It’s been seven months since the launch of Google Map Maker in the Philippines and Google just announced that the hundreds of users who contributed tens of thousands of edits finally have their cartography placed officially on Google Maps.
As I’ve reported before, Google Map Maker is the “sandbox” where users can map out familiar areas in their locus. After the details have been verified by other users and community managers, the data is transferred into Google Maps for the entire world to see as “official.”
â€œCongratulations to the thousands of Filipino users who have successfully contributed to Google Map Maker! The Philippines is one of the most challenging places to map because of the diverse topography of its more than 7,000 islandsâ€”this is why there is a dearth of accurate map data available online. Because of the collaborative efforts of local map enthusiasts, we are beginning to see the â€œphysical faceâ€ of the Philippines getting clearer over time for the global community to see. This is a great start, but know there is much more to do, so we encourage you to join your fellow Pinoys and contribute to Google Map Maker to give the Philippines an accurate virtual country map to be proud of,â€ said Derek Callow, Head of Marketing, Google Southeast Asia. [source]
The videos I posted here are time line progressions of Manila and Davao. Also, since we’re on the topic of mapping our place in the world, our entry to the Seven New Wonders of the World, the Subterranean River in Puerto Princesa just got bumped down from first to second place. I encourage everyone to vote for our lovely underground wonder and bump it up back to first place. Currently, The Amazon River is now number one.
A friend half-jokingly said that if we joined the Amazing Race, it would be my fault that we would lose, primarily because I have a very bad sense of direction. Funny that I score really high in the Abstract Reasoning section of these IQ tests but really suck when it comes to map reading.
As someone who lives in the south of the metro (aka “the not-so-dirty south” of Paranaque), I never found the need to know what lies after Katipunan. For me it was enough to know that after EDSA, there was a huge SM that blocked my way forcing me to go either left (Mushroom Burger) or right (who knows what’s there?!?), and after Katipunan, there’s a school called UP. And that pretty much sums up 28 years of living in the Philippines.
That’s why I stick to my little niche of Paranaque, BF Homes and Makati as I fill up what I know of the not so little sandbox that is Google Map Maker.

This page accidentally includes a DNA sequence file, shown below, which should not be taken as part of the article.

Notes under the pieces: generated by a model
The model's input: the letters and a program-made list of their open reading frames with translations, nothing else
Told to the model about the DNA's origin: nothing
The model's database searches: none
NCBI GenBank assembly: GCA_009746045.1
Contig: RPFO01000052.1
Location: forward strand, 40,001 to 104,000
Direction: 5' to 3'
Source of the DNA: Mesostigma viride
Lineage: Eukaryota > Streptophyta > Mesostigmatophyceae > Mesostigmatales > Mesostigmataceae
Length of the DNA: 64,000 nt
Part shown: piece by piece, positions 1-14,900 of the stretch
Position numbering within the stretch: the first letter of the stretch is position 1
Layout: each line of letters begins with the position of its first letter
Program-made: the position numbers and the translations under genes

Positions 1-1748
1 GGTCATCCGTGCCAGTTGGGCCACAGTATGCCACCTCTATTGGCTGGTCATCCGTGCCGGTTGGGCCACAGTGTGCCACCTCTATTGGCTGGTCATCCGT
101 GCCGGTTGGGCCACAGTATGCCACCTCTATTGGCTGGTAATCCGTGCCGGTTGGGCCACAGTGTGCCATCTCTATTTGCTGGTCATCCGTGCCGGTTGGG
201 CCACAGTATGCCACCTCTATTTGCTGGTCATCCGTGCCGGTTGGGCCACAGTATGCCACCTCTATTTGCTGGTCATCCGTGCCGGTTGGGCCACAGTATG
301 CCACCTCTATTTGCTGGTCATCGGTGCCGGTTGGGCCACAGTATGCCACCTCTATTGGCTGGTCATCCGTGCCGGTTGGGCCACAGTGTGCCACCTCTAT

Google Map Maker
EDIT: I had “Venus” from Google approve some of my cartography from last night with some comments such as “pls align the polygon.” So I guess it takes a little less than 24 hours to approve a few items.
Google Map Maker is not Google Maps. What it is, simply, is the “sandbox mode” of Google Maps where user-generated content populates the cartography with establishments, city landmarks, fault lines (hmmm bad for real estate companies??!!), and other objects of interest. The content is purely generated by users, and just like in Wikipedia and Digg a moderation system is enforced with checks from the community itself. When a piece of information is considered to be credible enough (via user comments and algorithms), Google moves this piece of information to Google Maps.
According to Google, organizing the world’s information entails having a better understanding of search. Since search can be traced to a geographic location, “where it is searched from” adds an entirely new dimension to your queries. Thus, Google Map Maker addresses the problem of not having high quality maps with up to date and fresh info, while giving historical information on landmarks (like demolished structures, relocated establishments and historical points of interest).
In the Philippine setting, Google Map Maker helps bring to light rural and suburban localities and their businesses with the ultimate goal of boosting commerce and tourism (searching for zoos, beaches, hotels, etc).
The process of mapping can actually be quite addicting. I’ve noticed that aside from mapping gated communities, I’ve concentrated on my niche (I’m not as hardcore as Eugene) which is to map out the locations of my favorite restaurants and bars (Coffee Bean and Tea Leaf, Burger Avenue, Kopi Roti, Murphy’s).
From a blogger perspective, I’m seeing that you can edit details of establishments to include photos and URL’s. So that means when you mark, say, a restaurant, you can actually enter your food review URL from your blog under the website category. Obviously, I’m not sure how this will rank in “authority” to be moved to Google Maps (this by the way does not happen overnight), but an extra bona fide public link to your post shouldn’t hurt. Besides, once the 3rd party apps get rolled out, we’re bound to see a lot of “geotagging” or “geoblogging” taking place in conjunction with the Map Maker. This was a huge request for the Google devs from people around the world and they’re very aware of the potential. No release date for these as of late (I’m not claiming that these apps will be available — I’m just saying that they make sense with the release of an API).
So why not give it a try? All you need to do is sign in with your Google account and go to http://google.com/mapmaker to map the city at your leisure.
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